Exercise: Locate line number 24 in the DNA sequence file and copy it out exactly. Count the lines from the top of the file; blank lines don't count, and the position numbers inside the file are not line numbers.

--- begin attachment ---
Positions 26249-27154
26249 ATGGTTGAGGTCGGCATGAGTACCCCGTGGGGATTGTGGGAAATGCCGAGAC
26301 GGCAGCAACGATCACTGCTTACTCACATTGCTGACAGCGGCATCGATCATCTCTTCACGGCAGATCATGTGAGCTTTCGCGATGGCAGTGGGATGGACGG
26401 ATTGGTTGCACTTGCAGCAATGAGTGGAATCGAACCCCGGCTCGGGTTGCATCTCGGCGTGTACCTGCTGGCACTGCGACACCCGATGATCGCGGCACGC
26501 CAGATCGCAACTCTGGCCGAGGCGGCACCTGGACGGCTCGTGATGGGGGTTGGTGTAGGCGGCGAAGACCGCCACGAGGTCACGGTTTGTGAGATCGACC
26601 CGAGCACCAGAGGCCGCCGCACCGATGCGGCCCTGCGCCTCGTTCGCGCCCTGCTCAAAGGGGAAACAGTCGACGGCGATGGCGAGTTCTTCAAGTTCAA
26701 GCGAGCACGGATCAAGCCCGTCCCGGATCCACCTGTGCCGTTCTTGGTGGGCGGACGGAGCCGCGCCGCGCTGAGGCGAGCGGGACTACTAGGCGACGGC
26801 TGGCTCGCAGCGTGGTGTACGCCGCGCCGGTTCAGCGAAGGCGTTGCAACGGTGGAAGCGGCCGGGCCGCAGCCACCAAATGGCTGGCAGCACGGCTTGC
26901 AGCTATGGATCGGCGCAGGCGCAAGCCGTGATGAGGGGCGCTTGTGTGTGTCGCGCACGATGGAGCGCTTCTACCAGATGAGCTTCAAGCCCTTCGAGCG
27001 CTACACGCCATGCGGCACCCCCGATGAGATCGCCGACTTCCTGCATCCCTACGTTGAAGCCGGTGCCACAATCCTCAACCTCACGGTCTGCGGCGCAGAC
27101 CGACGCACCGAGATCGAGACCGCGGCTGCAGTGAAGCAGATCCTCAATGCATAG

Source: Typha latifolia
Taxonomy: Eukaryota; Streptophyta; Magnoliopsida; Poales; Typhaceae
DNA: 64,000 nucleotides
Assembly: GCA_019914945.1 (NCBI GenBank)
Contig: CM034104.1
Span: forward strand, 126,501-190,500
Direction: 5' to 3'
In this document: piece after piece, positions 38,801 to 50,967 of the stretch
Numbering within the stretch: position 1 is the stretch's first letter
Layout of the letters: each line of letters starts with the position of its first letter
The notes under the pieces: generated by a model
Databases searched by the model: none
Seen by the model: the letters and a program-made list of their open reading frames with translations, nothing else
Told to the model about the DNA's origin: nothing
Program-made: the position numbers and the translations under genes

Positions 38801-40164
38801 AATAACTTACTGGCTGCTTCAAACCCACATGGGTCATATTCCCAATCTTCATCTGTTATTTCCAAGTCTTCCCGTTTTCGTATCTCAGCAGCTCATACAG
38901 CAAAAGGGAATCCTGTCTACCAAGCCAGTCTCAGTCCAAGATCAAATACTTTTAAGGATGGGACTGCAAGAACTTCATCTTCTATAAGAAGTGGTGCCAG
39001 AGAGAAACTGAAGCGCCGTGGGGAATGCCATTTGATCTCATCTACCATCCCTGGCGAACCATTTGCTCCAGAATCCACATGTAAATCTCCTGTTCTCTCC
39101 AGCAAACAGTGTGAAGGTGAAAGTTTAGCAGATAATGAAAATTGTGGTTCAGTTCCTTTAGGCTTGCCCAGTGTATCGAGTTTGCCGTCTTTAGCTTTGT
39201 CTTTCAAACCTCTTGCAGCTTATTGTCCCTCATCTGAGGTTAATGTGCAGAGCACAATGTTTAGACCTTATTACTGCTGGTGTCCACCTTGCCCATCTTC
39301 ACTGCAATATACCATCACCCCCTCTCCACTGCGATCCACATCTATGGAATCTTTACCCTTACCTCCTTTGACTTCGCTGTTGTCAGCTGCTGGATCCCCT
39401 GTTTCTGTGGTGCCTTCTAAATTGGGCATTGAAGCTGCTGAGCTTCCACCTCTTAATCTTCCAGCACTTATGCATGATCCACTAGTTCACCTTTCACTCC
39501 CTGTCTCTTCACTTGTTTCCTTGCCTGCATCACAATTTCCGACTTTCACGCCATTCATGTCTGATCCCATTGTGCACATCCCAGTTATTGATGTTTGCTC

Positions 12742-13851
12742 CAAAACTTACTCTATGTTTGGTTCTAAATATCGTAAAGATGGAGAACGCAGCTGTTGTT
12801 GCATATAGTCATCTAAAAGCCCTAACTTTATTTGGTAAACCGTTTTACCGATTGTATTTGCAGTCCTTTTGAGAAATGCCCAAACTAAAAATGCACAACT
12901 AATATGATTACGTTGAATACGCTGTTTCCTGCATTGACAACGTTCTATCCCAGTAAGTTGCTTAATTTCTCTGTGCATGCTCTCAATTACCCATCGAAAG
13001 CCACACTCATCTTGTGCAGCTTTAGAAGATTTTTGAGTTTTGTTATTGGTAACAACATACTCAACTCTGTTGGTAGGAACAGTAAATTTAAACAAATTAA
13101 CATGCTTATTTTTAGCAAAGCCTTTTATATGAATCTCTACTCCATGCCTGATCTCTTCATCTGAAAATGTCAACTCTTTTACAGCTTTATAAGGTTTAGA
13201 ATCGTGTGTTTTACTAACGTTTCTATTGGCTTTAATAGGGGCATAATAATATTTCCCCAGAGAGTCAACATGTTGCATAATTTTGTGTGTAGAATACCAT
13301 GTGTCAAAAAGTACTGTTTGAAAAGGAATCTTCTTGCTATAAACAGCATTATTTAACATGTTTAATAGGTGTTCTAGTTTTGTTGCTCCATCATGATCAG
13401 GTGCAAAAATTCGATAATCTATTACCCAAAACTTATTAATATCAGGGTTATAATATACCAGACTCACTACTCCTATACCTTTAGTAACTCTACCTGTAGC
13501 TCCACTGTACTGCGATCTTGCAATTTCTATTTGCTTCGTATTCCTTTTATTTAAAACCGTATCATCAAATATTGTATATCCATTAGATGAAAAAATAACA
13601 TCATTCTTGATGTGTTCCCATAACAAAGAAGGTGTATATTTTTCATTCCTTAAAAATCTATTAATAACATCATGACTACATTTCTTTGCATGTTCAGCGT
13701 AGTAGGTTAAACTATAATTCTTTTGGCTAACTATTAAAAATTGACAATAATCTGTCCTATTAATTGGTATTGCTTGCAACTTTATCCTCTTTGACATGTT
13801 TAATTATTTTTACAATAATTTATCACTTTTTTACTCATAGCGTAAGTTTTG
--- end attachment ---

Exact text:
Seen by the model: the letters and a program-made list of their open reading frames with translations, nothing else